I’ve emphasised the numbers in the quote below.

No radioactive substance has been detected in sampling tests on rice before harvesting in Tako, northeastern Chiba, the prefectural government said. The result announced Tuesday is the first for radiation tests for rice under a guideline set by the central government, Chiba officials said. Prefectures mainly in eastern Japan are conducting radiation tests on rice to check if rice planted this spring is contaminated with radiation from the Fukushima No. 1 nuclear plant. Until rice after harvesting clears tests in late August, the prefecture will voluntarily refrain from shipping rice from Tako, an official said. Chiba Prefecture is also implementing tests on harvested rice in the cities of Tateyama, Kamogawa and Minamiboso in a bid to announce results as early as Thursday. The municipality of Itako in Ibaraki Prefecture has also conducted radiation tests on rice under its own guidelines and detected no radioactive cesium in newly harvested rice, municipal officials said Tuesday. The central government has come up with a radiation test guideline calling for priority tests after harvesting in areas where rice before harvesting is found containing radioactive cesium at levels above 200 becquerels per kg. No shipment would be allowed if the levels exceed 500 becquerels per kg.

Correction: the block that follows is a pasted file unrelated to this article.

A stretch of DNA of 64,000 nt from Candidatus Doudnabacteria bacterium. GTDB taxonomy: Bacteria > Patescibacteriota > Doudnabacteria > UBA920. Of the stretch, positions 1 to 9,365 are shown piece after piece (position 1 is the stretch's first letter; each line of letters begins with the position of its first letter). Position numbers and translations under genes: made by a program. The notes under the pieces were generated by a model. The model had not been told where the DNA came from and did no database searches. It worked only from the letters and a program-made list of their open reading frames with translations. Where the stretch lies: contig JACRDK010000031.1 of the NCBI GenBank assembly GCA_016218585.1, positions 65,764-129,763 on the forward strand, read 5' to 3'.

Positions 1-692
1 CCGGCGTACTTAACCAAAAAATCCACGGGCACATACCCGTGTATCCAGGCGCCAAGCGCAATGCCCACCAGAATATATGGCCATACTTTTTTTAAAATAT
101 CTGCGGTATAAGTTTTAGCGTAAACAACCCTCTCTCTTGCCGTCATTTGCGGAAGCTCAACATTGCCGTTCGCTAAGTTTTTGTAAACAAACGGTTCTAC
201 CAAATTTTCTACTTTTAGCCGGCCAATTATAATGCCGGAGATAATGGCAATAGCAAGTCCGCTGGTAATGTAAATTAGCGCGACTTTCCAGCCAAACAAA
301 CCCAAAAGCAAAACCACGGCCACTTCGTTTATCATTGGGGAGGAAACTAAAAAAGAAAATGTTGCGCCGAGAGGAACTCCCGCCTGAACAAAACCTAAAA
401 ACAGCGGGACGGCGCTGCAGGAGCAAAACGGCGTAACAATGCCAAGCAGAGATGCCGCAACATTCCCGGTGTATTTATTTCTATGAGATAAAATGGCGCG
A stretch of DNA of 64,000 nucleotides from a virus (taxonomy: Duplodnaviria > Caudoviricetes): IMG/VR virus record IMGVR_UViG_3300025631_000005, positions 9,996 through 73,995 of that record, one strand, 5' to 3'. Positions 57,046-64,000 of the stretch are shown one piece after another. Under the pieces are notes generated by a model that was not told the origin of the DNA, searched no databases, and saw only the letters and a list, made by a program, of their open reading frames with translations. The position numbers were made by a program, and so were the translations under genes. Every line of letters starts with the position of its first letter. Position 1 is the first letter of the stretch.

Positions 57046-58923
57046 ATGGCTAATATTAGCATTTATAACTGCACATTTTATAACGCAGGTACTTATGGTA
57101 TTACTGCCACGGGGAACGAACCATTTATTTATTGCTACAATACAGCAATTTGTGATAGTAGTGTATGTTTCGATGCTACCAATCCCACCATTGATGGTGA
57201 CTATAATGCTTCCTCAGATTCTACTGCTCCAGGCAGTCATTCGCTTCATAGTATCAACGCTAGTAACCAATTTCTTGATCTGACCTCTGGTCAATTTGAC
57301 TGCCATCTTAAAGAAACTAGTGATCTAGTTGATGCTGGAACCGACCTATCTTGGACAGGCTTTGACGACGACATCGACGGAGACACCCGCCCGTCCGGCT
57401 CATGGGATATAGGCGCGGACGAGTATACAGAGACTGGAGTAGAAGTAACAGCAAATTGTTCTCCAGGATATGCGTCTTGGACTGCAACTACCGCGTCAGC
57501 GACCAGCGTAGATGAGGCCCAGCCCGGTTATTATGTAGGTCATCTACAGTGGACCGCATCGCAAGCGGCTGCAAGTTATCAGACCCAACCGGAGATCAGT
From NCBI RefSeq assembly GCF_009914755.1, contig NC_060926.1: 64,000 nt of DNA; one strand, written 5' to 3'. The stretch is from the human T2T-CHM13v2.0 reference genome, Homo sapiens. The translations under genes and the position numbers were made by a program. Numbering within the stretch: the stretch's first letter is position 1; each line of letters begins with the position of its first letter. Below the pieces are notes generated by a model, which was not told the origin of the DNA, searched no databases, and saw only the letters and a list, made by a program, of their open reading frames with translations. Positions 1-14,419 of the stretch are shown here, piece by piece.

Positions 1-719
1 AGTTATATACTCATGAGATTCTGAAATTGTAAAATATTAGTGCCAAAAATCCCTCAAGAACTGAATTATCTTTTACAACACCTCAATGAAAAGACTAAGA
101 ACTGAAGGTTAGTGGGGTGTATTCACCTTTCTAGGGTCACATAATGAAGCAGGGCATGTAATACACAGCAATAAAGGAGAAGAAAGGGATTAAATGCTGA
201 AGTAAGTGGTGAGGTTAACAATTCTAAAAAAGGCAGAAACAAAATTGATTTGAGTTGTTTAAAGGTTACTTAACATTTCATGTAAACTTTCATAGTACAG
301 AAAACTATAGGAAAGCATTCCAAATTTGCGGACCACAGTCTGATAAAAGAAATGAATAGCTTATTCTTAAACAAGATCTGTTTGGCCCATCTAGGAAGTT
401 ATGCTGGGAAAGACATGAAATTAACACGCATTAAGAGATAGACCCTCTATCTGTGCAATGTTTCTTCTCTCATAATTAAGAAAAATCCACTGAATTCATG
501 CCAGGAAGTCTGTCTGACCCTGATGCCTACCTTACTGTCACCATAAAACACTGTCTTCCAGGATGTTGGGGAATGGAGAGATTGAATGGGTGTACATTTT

via Chiba rice free of radioactivity | The Japan Times Online.


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Disclosure of Material Connection: My recommendations above are “affiliate links.” This means if you click on the link and purchase the item, I will receive a commission. Your cost will be the same as if you order directly. I only recommend products or services I use personally and believe will add value to my readers. This disclosure is in accordance with the Federal Trade Commission’s 16 CFR, Part 255: “Guides Concerning the Use of Endorsements and Testimonials in Advertising.”

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Radioactive Rice to Come? Rice Growing in a Rice Paddy with 35,000 Becquerels/kg of Radioactive Cesium? | EX-SKF

The transfer factor from the soil to rice is considered to be about 0.1. 35,000 becquerels/kg in soil may result in 3,500 becquerels/kg of harvested rice, 7 times the provisional safety limit which is already far too loose for the staple like rice.